Ukraine and the Iran agreement

Iran

 

2015/07/15 • Analysis & Opinion

Article by: Vitaliy Portnikov

The nuclear agreement reached between six major world powers and Iran marks an end to the crisis that has lasted 13 years.

No, this agreement is not a guarantee of safety. The government in Iran remains a theocratic regime that absolutely needs to create enemies and to fight them. And, literally a day before the agreement was reached,  the actual head of state, Ayatollah Ali Khamenei, confirmed that the essence of the regime is the need to oppose the United States.

It is also clear that until the theocracy collapses Iran will not give up on attempts to develop nuclear weapons. It will act more carefully and will be caught in the act. So there will be new crises in the future.

However, this one has ended. In practice it means abandoning the sanctions against Iran. Within a few months Iran will be able to begin to take advantage of its oil. And this means not only the oil that will be extracted, but first of all the oil that has accumulated during the sanctions period.  And this also means that such a quantity of crude will reach the market simultaneously that the consumer simply will not be able to digest it.  In turn, this means that the price of crude will drop significantly. Once the accumulated oil runs out, the price will recover but not by much.

This means serious challenges for countries such as Russia or Venezuela. The Russian budget again will face a significant deficits. The Russian ruble will collapse.  Prices in Russian stores will soar. Mass layoffs will begin along with delays in the payment of wages and pensions. Or there will be no delays, but the exchange rate of Russian currency will rise.

On the one hand, this is good for Ukraine. Any movement toward the complete and irreversible collapse of Putin’s regime and the reformatting of Russia into something that resembles a country rather than a gang of predators is useful for us. But on the other hand, the problems in the Russian economy will bring difficulties for us as well because, unfortunately, our markets have not been completely separated and we remain dependent on a drowning entity. This is something that we must also take into account. If we want to survive, we must absolutely reject any economic ties with Russia.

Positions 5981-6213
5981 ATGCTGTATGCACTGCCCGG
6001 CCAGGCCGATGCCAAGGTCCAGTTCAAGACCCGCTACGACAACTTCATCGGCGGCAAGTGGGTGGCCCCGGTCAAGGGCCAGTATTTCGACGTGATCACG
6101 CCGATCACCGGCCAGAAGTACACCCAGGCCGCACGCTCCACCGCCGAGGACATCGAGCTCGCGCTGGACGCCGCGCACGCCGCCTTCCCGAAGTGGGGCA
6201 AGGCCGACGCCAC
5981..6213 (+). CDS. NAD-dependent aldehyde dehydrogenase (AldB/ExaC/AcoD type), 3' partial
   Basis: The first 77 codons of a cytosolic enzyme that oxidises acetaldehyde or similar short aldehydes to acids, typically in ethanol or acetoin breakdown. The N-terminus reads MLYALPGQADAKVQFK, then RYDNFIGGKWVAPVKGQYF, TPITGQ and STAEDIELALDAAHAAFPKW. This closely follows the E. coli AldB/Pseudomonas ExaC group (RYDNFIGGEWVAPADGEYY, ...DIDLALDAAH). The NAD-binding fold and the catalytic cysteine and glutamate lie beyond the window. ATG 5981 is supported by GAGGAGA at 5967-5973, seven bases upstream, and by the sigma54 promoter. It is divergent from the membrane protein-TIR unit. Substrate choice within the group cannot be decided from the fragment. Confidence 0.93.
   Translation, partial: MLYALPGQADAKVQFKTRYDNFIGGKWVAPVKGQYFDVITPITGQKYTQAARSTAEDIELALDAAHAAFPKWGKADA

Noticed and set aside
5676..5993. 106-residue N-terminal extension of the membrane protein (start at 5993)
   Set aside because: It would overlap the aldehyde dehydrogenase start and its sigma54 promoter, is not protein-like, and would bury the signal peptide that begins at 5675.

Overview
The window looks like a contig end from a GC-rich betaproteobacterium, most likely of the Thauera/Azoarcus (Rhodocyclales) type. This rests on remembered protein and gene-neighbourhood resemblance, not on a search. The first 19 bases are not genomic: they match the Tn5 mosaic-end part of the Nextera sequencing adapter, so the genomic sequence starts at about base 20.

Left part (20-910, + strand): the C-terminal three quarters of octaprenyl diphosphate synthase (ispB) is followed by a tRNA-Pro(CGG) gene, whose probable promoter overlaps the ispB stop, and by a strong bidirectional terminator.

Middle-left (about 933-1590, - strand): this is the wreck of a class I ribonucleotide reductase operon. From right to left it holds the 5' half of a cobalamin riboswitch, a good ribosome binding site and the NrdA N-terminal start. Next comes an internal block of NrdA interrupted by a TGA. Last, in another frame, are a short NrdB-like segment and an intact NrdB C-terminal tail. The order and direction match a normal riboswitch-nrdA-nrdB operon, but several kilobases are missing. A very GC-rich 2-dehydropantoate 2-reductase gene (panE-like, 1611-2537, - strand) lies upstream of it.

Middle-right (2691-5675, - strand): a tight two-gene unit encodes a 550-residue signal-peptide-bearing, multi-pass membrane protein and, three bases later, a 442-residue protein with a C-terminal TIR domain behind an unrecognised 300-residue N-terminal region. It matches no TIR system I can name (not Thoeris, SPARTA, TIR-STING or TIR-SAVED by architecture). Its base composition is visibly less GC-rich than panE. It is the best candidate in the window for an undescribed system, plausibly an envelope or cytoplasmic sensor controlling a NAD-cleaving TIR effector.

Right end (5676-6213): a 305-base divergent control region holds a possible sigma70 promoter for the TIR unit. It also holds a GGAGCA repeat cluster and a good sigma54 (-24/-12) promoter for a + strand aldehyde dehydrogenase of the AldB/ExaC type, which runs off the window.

Another important result of the agreements with Iran is that the West, once again, will be able to pay close attention to the Ukrainian crisis. In recent weeks, the situation around Greece and the situation around Iran were the most important items on the agendas of Western diplomacy. At the same time, in the case of Greece, it was necessary to prevent the possible destructive interference of the Kremlin, which has its agents in the ranks of the Greek left-wing and right-wing radicals, and, in the case of Iran, to cooperate with the Kremlin to achieve an acceptable result. Now the importance of these contacts has decreased. However, there is growing interest in solving the Ukrainian crisis. And we need to take advantage of this interest so that we are not pressured by others, but so that we and the West together put pressure on Russia. Moreover, as the price of oil drops — and it will drop even before the additional volumes of crude appear on the market — the Kremlin will be more cautious and accommodating.

At the same time, it is important not to forget that we are dealing with a window of opportunity. And the Greek crisis and the crisis around Iran do not have permanent solutions. Instability will inevitably return. And before it does, it would be desirable to resolve our most fundamental issues related to the restoration of the territorial integrity of our country and the acceleration of its European and Euro-Atlantic integration.

Translated by: Anna Mostovych
Source: Espreso TV

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  • Mykola Banderachuk